“Take these broken wings and learn to fly.” – Paul McCartney, Blackbird

I learned a lot from a broken leg. It’s the kind of thing that comes without warning, like a hard breakup or a lost job. Those types of challenges can be painful, but they can also serve as a catalyst for personal growth. They may knock us out of our comfort zone, but that’s where we grow. “The things which hurt,” as Ben Franklin wrote, “instruct.”1

This is a story about a busted bone, but the lessons can be applied anywhere. I wasn’t ready for it to happen, but I’m grateful that it taught me so much.

From Fast to Slow

Around a year ago I was in the best shape of my life. I had just posted my first sub-six minutes-per-mile pace at an organized race and was thinking about training for an Ironman. Those plans changed a few weeks later when I made an aggressive challenge during a rec-league soccer game and earned both a yellow card and a broken right leg.

I split my tibia just beneath the kneecap, wrecking the platform that the knee sits on. It was an injury more common in car accidents than sports, requiring surgery to re-arrange the bone pieces and install metal hardware to hold everything in place. I wouldn’t be able to put any weight on the leg for two months, and the doctors estimated it would be another 18 to 24 months before I was fully recovered – if ever.

Over the next couple of months my scar healed, and my leg muscles shrank. By the time the bone was strong enough to put weight on, there was 15 to 20 pounds less of me to support – but I was ready to rebuild. I attacked physical therapy, and six weeks after being told I could start walking again, I did a pistol squat.

Fast forward to last week and the annual running of the Chase Corporate Challenge, the race where I had previously posted my best pace. Now, it was the event I was using to measure my recovery. Although I didn’t quite get the new personal best I was hoping for, I still finished the 3.5 miles in 21:42, for a 6:12 pace. I’m looking forward to next year. :)

Here are the biggest lessons that I learned from the experience.

Lessons Learned From A Broken Leg

  • Appreciate the little things. It’s easy to take things like walking and showering for granted, but after I could no longer do them, I realized what a gift they were. During recovery, that perspective helped me to focus on the amazing things I could do – things like see, hear, and breathe. Now that I’m able to walk and shower every day, I try to remember to be grateful. As Thich Nhat Hanh shares, “the true miracle is not walking on water or walking in air, but simply walking on this earth.”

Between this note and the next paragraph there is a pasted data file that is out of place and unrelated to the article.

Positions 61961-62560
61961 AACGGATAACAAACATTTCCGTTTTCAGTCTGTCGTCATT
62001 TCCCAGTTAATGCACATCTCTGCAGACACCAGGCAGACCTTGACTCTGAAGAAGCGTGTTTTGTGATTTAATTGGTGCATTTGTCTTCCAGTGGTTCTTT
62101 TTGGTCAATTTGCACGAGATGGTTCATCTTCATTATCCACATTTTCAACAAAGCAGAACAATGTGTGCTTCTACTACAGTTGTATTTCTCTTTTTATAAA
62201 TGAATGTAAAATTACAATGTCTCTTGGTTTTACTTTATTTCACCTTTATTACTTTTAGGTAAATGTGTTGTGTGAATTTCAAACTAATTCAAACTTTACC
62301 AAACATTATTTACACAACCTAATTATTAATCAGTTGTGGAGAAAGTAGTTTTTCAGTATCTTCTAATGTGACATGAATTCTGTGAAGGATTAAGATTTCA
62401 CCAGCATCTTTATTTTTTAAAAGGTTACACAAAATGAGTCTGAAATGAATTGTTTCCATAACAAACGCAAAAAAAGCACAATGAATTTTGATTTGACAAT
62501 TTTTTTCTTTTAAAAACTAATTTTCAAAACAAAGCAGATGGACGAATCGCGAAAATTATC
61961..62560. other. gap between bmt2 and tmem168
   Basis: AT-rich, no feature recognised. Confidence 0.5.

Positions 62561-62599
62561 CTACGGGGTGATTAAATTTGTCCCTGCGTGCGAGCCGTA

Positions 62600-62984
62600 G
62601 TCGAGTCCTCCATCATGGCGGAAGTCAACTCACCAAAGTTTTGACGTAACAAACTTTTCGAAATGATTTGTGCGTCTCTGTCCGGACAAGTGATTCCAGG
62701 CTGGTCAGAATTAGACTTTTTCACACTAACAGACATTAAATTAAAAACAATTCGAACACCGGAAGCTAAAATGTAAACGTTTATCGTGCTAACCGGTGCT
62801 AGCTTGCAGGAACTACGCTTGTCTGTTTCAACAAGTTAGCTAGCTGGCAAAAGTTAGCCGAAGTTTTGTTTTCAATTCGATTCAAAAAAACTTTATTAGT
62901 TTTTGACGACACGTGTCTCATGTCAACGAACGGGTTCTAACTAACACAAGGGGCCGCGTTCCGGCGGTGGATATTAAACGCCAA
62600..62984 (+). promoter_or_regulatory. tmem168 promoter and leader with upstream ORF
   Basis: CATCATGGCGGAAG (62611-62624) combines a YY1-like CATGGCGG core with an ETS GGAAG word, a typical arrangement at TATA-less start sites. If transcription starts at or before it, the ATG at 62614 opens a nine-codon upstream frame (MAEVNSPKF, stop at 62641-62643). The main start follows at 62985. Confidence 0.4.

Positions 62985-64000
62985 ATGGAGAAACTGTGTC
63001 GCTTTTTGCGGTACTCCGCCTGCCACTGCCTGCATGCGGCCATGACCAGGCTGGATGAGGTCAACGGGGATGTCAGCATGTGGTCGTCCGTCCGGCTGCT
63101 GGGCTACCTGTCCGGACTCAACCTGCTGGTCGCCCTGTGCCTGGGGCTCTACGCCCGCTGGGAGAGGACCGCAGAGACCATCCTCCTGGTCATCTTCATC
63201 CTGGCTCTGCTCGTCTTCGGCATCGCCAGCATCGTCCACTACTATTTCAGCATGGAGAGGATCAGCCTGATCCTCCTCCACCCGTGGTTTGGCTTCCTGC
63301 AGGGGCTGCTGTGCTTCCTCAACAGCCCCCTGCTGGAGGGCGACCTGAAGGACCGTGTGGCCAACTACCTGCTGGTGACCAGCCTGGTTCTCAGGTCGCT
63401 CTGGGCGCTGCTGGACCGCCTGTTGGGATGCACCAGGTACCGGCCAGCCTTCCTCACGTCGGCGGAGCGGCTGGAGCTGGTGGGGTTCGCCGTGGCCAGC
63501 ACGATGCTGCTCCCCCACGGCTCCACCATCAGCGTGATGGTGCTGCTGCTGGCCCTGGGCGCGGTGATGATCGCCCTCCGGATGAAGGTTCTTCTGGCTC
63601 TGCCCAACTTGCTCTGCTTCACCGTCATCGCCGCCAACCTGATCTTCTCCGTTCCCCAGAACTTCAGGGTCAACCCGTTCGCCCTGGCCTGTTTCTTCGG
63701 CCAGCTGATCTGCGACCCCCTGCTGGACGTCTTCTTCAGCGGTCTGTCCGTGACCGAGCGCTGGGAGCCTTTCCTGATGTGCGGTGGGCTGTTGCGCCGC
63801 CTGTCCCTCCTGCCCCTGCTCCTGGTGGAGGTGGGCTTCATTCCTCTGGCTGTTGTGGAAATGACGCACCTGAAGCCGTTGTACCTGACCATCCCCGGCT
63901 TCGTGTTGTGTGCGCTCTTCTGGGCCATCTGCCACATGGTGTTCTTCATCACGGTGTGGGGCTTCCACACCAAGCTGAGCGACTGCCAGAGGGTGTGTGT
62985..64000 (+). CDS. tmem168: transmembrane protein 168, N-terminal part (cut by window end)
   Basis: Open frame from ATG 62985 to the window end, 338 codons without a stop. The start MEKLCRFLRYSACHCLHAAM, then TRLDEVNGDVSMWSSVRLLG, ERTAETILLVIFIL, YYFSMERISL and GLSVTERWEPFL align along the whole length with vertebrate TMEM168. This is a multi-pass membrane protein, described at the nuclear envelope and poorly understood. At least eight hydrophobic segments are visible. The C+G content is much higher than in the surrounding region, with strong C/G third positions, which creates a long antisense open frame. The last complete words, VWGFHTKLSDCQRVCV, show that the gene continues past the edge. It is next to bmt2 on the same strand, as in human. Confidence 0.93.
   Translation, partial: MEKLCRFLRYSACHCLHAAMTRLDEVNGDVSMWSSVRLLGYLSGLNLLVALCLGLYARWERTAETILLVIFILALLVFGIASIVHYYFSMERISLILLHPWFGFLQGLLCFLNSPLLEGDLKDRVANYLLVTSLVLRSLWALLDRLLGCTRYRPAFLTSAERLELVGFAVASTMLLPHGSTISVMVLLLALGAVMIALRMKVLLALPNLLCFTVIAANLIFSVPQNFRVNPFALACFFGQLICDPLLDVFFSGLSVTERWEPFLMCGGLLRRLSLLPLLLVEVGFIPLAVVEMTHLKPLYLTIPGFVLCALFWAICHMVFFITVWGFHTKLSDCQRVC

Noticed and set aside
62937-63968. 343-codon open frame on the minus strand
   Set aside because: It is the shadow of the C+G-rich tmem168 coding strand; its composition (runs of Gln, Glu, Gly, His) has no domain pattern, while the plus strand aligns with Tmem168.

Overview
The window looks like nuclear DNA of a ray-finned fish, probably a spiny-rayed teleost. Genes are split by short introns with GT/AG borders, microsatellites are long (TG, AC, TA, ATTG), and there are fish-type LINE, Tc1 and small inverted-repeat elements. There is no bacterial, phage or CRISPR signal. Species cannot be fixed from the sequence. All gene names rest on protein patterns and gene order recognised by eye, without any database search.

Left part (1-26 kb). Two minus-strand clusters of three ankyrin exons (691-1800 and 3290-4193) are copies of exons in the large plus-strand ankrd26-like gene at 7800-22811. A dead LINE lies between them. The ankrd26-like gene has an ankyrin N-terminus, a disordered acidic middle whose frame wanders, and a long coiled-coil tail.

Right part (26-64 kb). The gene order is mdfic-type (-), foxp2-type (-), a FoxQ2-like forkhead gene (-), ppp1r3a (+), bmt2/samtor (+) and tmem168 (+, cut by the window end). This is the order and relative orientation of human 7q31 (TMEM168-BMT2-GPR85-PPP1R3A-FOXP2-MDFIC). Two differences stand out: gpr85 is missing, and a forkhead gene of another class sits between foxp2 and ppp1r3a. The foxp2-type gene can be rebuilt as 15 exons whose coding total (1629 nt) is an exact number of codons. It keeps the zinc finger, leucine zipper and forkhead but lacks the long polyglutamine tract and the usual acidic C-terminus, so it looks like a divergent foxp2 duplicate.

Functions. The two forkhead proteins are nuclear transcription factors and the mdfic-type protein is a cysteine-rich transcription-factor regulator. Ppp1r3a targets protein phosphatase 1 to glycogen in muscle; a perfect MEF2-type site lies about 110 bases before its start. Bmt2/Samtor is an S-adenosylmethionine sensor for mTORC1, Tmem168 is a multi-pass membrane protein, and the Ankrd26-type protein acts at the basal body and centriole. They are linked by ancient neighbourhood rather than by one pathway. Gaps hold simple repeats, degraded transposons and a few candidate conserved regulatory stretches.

• Practice gratitude. Similar to above. Gratitude practices were a big part of my life, and they helped get me through the more difficult days. I was (and am) grateful for the medical and physical therapy teams. I was (and am) especially grateful for my wife, for putting up with me and shouldering most of the chores plus all of the dog walks.
  • Our bodies were made to move. Getting your blood moving through your body does wonders for your energy and mood. During the period of forced inactivity, I was tired, grumpy, and not able to think as clearly. Once I started being able to move a bit, those things went away. Exercise = wonder drug.
  • Rest and fuel. It takes way more energy to repair a broken bone and recover from surgery than I expected. I felt like I was eating enough, but I wasn’t even close. I also needed an extra one to two hours of sleep each night to keep up. Lesson learned.
  • Don’t be afraid to ask for help. And don’t be too proud to get it.
  • Small actions done every day have a big impact. It takes discipline, but it’s the way to get better at anything. While recovering, I put my daily exercises on the calendar and set alarms so I wouldn’t miss them – part of the reason my physical therapist said I improved faster than anyone he’d worked with. I also kept repeating a mantra borrowed from Brian Johnson and Satya Narayan Goenka: “Work diligently, diligently, work patiently and persistently, patiently and persistently, and you’re bound to be successful, bound to be successful.”
  • Bonus: When you’re on crutches, everything takes longer and is harder to do. What was typically a 10-minute round-trip adventure took me over an hour. If you see someone on crutches, help them out. It might not be a big deal to you, but it will be a huge deal to them.

Challenges Are Opportunities

The challenges we go through can make us stronger, and help us discover new things about ourselves. Next time you encounter an obstacle, approach it as an opportunity. Go diligently, patiently, persistently, playfully, and gratefully. Let me know what you learn!

If you’ve grown a lot from a recent challenge, I’d love to hear about it. Send me a message via email or in the comments below.

“You will come across obstacles in life—fair and unfair. And you will discover, time and time again, that what matters most is not what these obstacles are but how we see them, how we react to them, and whether we keep our composure. This reaction determines how successful we will be in overcoming—or possibly thriving because of—them.” – Ryan Holiday in The Obstacle is The Way

  1. from The Obstacle is The Way, by Ryan Holiday []